We live fast and look for compensatory solutions; then we resort to yoga, meditation and other times to psychotropic drugs.
But… Why not get rid of the great anxiety? Well, it’s clear that there are healthy practices, but they often only work as an antidote. I will tell you why.
Anxiety as a social phenomenon
Today we live in the age of speed, without stopping to see what is happening inside of us. The Spanish Medicines Agency (AEMPS) confirms that 11% of the Spanish population consumes anxiolytics. Many other people use antidotes to find a short-term solution to relieve anxiety and stress. There are countless recommendations for reducing anxiety. We tend to seek out external responses and compensatory practices to lessen the consequences of uncomfortable anxiety. But, by the way, that’s not the way and I’ll tell you what they never told you.
The Fallacy of Fighting Anxiety as the Great Enemy
When we feel high anxiety we tend to think we need more time for rest, vacation, yoga, or meditation. We often search for a series of tips to “fight anxiety” like an enemy and we find a few actions that seem to be the perfect antidote:
- Practice relaxation exercises: mindfulness, meditation, breathing, yoga.
- Consider natural remedies: supplements, infusions, herbs, oils.
- Diets with special nutrients.
- Light a candle and relax.
- Spend time outdoors, with your friends, with a pet.
- Receive a body massage, spa day.
- Take a weekend, vacation, sleep more.
We are looking for ways to relieve anxiety, reduce it, calm it, confront it, control it and even fight it to eliminate it. Start with a lot of hope we start with new routines: yoga classes, a new meditation, etc.
However, we have to leave work in a hurry to go to yoga class, we can’t concentrate on meditation because ideas are racing through our heads, we light the candles but the cell phone keeps ringing. And then you say to yourself: I’m going to have a stressful day so I’m going to have to disconnect for at least an hour. Even so, the anxiety remains high and you fight against it to compensate. Does that sound like something to you?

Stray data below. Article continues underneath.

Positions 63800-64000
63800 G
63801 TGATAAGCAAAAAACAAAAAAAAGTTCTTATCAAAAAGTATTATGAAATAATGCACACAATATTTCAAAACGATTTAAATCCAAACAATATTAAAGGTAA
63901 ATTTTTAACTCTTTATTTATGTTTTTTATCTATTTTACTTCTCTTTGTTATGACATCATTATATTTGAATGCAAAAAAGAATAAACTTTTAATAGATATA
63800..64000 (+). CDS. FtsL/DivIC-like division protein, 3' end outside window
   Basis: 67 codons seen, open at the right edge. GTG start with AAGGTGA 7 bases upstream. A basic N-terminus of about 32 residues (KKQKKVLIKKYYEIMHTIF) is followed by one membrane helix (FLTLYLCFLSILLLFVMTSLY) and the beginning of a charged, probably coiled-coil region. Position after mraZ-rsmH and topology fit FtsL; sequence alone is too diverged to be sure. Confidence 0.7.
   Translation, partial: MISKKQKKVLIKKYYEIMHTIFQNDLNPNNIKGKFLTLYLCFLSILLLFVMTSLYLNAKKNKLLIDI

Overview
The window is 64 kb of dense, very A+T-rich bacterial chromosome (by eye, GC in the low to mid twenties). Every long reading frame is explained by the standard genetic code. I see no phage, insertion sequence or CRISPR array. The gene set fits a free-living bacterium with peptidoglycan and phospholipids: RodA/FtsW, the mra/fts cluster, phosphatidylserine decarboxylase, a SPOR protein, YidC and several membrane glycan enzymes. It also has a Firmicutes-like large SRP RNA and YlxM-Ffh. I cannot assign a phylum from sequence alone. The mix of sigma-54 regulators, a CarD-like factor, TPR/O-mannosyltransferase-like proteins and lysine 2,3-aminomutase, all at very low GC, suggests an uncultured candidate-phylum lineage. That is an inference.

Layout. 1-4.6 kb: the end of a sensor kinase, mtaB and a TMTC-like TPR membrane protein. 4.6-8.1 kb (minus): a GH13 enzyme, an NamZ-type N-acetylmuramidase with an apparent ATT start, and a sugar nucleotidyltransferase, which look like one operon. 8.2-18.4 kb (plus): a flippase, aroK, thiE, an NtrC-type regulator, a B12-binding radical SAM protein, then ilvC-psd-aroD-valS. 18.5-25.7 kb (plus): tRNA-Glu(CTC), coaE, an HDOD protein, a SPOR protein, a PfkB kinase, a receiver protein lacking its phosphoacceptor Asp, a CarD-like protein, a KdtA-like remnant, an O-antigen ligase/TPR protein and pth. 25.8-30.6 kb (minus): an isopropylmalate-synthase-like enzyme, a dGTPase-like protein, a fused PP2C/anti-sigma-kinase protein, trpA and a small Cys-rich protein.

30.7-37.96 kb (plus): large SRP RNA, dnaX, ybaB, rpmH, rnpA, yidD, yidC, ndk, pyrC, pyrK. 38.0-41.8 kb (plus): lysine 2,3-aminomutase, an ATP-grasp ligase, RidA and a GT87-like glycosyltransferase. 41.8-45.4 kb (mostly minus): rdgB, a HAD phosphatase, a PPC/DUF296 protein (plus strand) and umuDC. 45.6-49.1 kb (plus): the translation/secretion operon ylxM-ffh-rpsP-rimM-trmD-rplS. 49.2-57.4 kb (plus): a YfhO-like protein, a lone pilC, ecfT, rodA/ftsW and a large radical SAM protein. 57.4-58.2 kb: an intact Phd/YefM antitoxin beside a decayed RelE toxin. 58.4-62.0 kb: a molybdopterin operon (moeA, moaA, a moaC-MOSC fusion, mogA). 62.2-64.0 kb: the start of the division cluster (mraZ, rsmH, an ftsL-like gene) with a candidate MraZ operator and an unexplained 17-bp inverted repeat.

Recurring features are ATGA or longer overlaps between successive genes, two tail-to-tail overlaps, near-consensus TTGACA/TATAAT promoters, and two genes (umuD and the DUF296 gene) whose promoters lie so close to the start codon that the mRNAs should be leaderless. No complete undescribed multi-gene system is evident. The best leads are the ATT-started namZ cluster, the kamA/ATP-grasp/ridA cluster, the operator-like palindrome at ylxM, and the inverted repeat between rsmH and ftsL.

But have you noticed that anxiety is the high voltage in the body that tells you that you need to make a change instead of fighting it as if that was the real problem?
The practices that relax us are neither good nor bad in themselves. Later you will find out when they are an antidote and when a healthy habit.
Why are we looking for antidotes?
An antidote is something whose function is to counteract the effects of a toxin. Here I call an antidote the practices we use to prevent the adverse effects of high toxic anxiety.
Have you wondered why we seek almost magical answers to avoid suffering from high anxiety? I’ll give you a few of the many possible answers:
- We just do something to fight anxiety and free ourselves from guilt.
- We trick ourselves into thinking that we are leading a healthy life and this reassures us
- It is difficult for us to look within, to know ourselves and to know what we need.
- We seek more to compensate than to change the causes that generate anxiety.
- Because we are looking for recipes to follow and armed answers valid for all.
- Because we adopt the ideal of simply being happy and rejecting unpleasant emotions.
- It is more difficult for us to build ourselves an artisan lifestyle.
then, we stick to the easy: following a recipe, advice, the new fashion, fighting not to change. It also happens that it is easier for us to repair than to change. For example, we prefer to take a digestive after an excessive meal than to limit the quantity we need to eat.
So whatever we do to mitigate or fix, unfortunately it’s a failed solution in the medium and long term.
Healthy habit or antidote?
As we said, the practices that relax us are neither good nor bad in themselves. Now you will find out when they are an antidote and when a healthy habit.
You will now wonder… How do you know if the yoga you’re doing right now is an antidote or a healthy routine? For example, tell me if you run in class, if you think about what you have to do in class, if you identify several sources of stress in your day. If the answer is yes, then yoga will be an antidote. Here, yoga is not bad as it at least alleviates anxiety, but it is not the cure and it is not an indicator of a good life.
On the other hand, if you take your time going to yoga class, enjoy the ride, you focus on the activity. Add to that: proper time management, demand regulation, among other health indicators, here it is possible that yoga is part of a healthy life.
So, to know if it’s a healthy habit or an antidote, the secret is revealed when you ask these questions:
- What are you doing it for?
- How do you do?
- Is it part of a balanced lifestyle?
find the balance
When anxiety is very intense and lasts for a long time, we can get sick. There are various mental illnesses, from panic disorder to phobias or anxiety attacks. Diseases such as irritable bowel syndrome, ulcers, among others, are also common.
So seek balance in the realm of your behaviors, emotions, and actions so that anxiety can find its way in healthy amounts. Keep in mind:
- Don’t use an activity as an antidote because it’s a failed solution. This same activity as part of a balanced life is health.
- You are not looking to lessen the anxiety or make its symptoms more bearable.
- Seek to make changes so that anxiety is rediscovered in its proper measure as a driver of your actions.
Remember: do not naturalize high anxiety. You don’t justify the bad life. Get to know yourself and make the necessary changes. Since we can’t always do it alone, consider having a professional guide to find the most effective ways to make the changes you need to live life to the fullest and maximize your well-being.